Source: Web exclusive, July 2011
You’re halfway there and a little bit of self-evaluation at this point will help you sail through the last four weeks. Your healthy meal plan is about more than just food. It’s about making lifestyle changes that will support your weight loss, as well as help you maintain the results.
Weight loss and weight management is going to be a lifestyle you live from now on, says registered dietitian Mary Bamford. ‘To lose weight you have to get enough exercise and sleep, you have to have pain management, you have to manage stress and you have to understand you’re going to have fluid fluctuation,’ she says.
Write it all down
In Week 1 Bamford recommended devoting 30 minutes each day to your weight-loss program, including planning and prepping for meals and scheduling workouts. In addition to this planning, keep a log of your journey. Bamford suggests keeping a detailed food journal to keep yourself accountable to the plan you’ve created. As you stay on track, your journal can become less detailed, but keep it in your back pocket as an assessment tool for those times when you may start gaining weight.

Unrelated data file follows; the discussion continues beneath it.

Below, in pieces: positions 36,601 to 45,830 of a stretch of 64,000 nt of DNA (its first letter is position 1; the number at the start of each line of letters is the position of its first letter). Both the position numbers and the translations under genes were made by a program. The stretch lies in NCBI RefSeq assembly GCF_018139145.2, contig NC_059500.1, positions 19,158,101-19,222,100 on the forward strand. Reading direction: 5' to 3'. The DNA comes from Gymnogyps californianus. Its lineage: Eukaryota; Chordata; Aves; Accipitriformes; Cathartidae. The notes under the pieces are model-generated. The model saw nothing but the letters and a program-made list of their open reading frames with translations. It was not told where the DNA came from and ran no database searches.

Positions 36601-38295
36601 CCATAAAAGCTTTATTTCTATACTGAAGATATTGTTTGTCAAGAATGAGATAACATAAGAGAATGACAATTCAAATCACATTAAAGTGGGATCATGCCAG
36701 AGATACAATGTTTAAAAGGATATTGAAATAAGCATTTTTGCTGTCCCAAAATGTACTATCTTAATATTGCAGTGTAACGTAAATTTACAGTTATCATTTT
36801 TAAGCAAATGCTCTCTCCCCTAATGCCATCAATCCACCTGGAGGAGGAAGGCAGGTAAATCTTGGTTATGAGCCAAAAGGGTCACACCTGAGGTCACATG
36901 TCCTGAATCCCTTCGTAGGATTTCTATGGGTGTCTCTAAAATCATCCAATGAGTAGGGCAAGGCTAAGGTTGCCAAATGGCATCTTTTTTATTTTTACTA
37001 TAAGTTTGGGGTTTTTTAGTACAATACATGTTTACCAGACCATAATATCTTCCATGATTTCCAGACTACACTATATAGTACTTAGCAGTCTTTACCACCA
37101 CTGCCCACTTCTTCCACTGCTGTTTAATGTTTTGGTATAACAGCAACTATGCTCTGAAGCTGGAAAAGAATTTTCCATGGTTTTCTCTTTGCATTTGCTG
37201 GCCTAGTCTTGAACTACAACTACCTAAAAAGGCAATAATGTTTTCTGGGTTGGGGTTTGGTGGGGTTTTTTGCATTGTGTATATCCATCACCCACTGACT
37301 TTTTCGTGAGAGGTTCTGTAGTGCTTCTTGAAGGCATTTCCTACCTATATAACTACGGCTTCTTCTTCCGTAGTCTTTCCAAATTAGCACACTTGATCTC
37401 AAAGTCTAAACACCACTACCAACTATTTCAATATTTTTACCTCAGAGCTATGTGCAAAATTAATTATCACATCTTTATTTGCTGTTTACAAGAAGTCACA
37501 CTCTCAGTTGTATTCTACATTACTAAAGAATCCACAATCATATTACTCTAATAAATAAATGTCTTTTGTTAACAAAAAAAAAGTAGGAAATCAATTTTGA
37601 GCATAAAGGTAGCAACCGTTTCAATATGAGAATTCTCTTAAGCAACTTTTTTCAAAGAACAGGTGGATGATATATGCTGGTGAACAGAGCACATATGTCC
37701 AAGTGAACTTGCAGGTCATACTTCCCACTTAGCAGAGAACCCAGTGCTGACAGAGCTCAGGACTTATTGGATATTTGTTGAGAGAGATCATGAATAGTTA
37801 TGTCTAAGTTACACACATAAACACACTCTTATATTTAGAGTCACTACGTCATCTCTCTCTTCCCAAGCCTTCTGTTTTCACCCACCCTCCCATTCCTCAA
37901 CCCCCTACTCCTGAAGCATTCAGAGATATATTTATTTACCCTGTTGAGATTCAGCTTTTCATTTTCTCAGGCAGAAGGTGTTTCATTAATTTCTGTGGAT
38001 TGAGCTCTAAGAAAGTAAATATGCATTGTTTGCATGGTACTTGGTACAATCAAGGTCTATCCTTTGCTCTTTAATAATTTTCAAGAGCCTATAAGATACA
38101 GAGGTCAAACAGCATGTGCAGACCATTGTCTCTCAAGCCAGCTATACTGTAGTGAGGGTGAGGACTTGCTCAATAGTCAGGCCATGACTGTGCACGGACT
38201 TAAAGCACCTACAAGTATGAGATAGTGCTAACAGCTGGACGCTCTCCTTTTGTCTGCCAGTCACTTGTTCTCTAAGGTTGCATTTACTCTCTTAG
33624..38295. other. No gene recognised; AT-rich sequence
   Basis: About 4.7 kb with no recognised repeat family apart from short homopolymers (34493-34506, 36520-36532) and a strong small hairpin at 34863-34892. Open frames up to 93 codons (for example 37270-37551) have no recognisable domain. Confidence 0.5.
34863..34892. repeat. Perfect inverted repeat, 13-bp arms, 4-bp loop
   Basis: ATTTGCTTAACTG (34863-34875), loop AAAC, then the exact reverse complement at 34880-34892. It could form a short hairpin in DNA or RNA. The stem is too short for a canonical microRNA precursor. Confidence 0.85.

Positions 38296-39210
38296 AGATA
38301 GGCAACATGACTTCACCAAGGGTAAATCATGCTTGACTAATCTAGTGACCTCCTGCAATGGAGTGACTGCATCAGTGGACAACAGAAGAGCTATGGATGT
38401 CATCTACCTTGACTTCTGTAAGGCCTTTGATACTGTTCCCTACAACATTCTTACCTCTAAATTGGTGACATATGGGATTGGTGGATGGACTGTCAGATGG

‘Stay on the plan and be honest as you look at your food records,’ says Bamford. ‘Ask yourself: ‘Is this really what I’m doing? Is my exercise the right intensity? Am I honest about my portion sizes?”
Jotting down your sleep patterns and mood along with your food and exercise habits is also important, says Bamford. By rating your mood, ‘you might find that three days in a row you were really grumpy or sad and you had cravings every night.’
It’s that self-awareness of knowing when you’re prone to eat more or have more cravings that will help keep your meal plan on track well beyond eight weeks, says Bamford. By knowing what your body desires under certain circumstances, you can make the appropriate move to address your body’s needs, instead of getting discouraged.
Sleep loss leads to cravings
Getting enough sleep is another crucial element for losing weight and keeping it off. ‘Everyone needs eight hours of sleep,’ says Bamford.
For proper sleep hygiene, Bamford recommends only sleeping in the bedroom (that means no TV, iPad or BlackBerry) and unwinding "at a decent hour"’including no screen time, which is stimulating’to allow your mind to settle.
Always going to bed too late? Ask yourself why you’re putting off sleep, and why that’s a higher priority than weight loss, not to mention general health and well-being. Yes, there are going to be times when a pressing deadline or a sick child will prohibit you from getting those full eight hours. Just don’t make sleep deprivation a habit.
‘When you’re sleep deprived, your body will have cravings and you’ll be hungry,’ says Bamford. ‘Getting enough sleep is part of the priority. It makes weight loss a priority.’
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